Fiat Chrysler says GM's racketeering suit fatally flawed
Fiat Chrysler Automobiles NV asked a judge Friday to dismiss General Motors Co.'s multibillion-dollar racketeering lawsuit, saying its claims express "fatal flaws" and make "hyperbolic assertions."
In an unprecedented move in November, GM sued Fiat Chrysler under federal laws typically used to prosecute organized crime. GM alleged the Italian American automaker's late former CEO, Sergio Marchionne, orchestrated a multimillion-dollar conspiracy that corrupted three rounds of bargaining with the United Auto Workers to harm GM in an attempt to engineer a takeover. GM says the scheme cost it "billions."
In court filings, Fiat Chrysler argues General Motors' allegations do not meet the requirements of the Racketeer Influenced and Corrupt Organizations Act as it was not directly harmed by the alleged wrongdoing. FCA also denies that it exhibited the control over the union that GM says it did and that its claims make "no sense as a matter of basic economics." The UAW chose Fiat Chrysler as the first company with which it would negotiate contracts in 2015, forcing GM to follow its lead.
"It is ridiculous for GM to contend that FCA made large concessions to the UAW that harmed FCA itself without any corresponding benefit," FCA US LLC attorney Steven Holley wrote. "Even if FCA assumed those concessions would also harm GM, nothing in the Complaint explains why increased labor costs would make GM more amenable to merging with FCA, or why FCA would want to saddle both FCA and GM with unfavorable long term (contracts) if it hoped to run the merged company."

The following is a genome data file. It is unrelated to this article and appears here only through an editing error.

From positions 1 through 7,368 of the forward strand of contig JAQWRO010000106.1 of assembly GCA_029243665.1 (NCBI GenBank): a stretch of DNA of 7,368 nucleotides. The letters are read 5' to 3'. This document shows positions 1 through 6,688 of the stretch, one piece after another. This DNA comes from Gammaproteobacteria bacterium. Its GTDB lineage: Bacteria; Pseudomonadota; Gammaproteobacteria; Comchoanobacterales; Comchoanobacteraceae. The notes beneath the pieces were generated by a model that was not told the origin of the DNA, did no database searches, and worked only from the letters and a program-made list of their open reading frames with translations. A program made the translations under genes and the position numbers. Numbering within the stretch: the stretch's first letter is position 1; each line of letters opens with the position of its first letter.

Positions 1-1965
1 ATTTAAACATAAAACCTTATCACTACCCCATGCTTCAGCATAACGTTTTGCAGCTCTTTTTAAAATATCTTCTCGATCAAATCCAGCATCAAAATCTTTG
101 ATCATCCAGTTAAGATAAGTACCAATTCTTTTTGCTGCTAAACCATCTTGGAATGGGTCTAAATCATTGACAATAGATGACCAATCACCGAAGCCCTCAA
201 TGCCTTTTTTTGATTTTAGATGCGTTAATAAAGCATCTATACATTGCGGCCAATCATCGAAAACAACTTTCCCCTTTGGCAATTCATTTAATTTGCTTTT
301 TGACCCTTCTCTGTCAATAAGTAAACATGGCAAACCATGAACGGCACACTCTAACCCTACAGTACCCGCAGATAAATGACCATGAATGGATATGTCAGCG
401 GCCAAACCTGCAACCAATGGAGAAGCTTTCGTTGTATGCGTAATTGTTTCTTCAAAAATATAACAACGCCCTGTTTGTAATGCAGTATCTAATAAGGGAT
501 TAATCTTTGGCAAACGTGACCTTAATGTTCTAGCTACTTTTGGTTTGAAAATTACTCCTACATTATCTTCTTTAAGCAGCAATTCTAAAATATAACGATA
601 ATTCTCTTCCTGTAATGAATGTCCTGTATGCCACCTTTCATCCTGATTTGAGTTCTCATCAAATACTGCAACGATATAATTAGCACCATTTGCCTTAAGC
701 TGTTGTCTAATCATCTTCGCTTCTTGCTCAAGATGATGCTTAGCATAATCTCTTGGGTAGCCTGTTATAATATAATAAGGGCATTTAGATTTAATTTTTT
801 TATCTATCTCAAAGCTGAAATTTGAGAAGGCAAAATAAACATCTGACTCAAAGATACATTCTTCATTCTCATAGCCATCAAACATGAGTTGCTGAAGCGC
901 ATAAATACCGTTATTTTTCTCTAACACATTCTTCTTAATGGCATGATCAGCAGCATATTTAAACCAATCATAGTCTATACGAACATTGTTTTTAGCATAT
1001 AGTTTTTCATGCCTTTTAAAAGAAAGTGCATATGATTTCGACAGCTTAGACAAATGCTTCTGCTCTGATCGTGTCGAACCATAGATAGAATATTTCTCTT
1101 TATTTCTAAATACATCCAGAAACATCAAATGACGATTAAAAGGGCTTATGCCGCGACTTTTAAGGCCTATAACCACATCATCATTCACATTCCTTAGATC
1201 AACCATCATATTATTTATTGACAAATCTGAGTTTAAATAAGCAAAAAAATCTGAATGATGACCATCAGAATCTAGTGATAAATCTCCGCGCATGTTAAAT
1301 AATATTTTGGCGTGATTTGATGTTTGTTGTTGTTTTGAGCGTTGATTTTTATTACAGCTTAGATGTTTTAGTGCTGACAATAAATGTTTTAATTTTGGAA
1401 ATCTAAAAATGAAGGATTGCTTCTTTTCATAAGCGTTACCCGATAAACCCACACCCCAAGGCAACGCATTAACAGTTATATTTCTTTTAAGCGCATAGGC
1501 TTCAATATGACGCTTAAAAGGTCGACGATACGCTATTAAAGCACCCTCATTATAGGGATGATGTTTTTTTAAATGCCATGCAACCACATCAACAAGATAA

The racketeering battle comes amid the continuing federal investigation into UAW corruption that has charged 13 union and FCA officials, convicted 11, implicated Marchionne and two former UAW presidents. Payoffs from Fiat Chrysler executives to UAW officials, according to federal prosecutors, began within days of Chrysler Group LLC emerging in 2009 from bankruptcy with $12.5 billion in taxpayer money under the control of a foreign company, Italy's Fiat SpA.
The findings in a years-long corruption probe into the union have tarnished the company's revival and the reputation of Marchionne, who has been held as a giant in the industry, as well as undermined the once-clean union's credibility and exposed it to federal takeover. GM's success in the feud would be another injury for FCA, though experts say the allegations will be difficult to prove.
"Today’s motion is no surprise," GM spokesman Jim Cain said in a statement. "It is a predictable tactic taken by the defendants, and we look forward to responding in court. We are confident in the legal and factual underpinnings of our case, which have already been documented in part through the guilty pleas and admissions of FCA executives made in connection with the government's ongoing criminal investigation."
Fiat Chrysler wants a judge to postpone further investigation into GM's claims until its request for dismissal is reviewed, saying the request for evidence is "massive" and expensive. And the federal investigation into union remains open, it notes, arguing "there is no reason to take the risk that discovery in this case will interfere with an ongoing criminal investigation."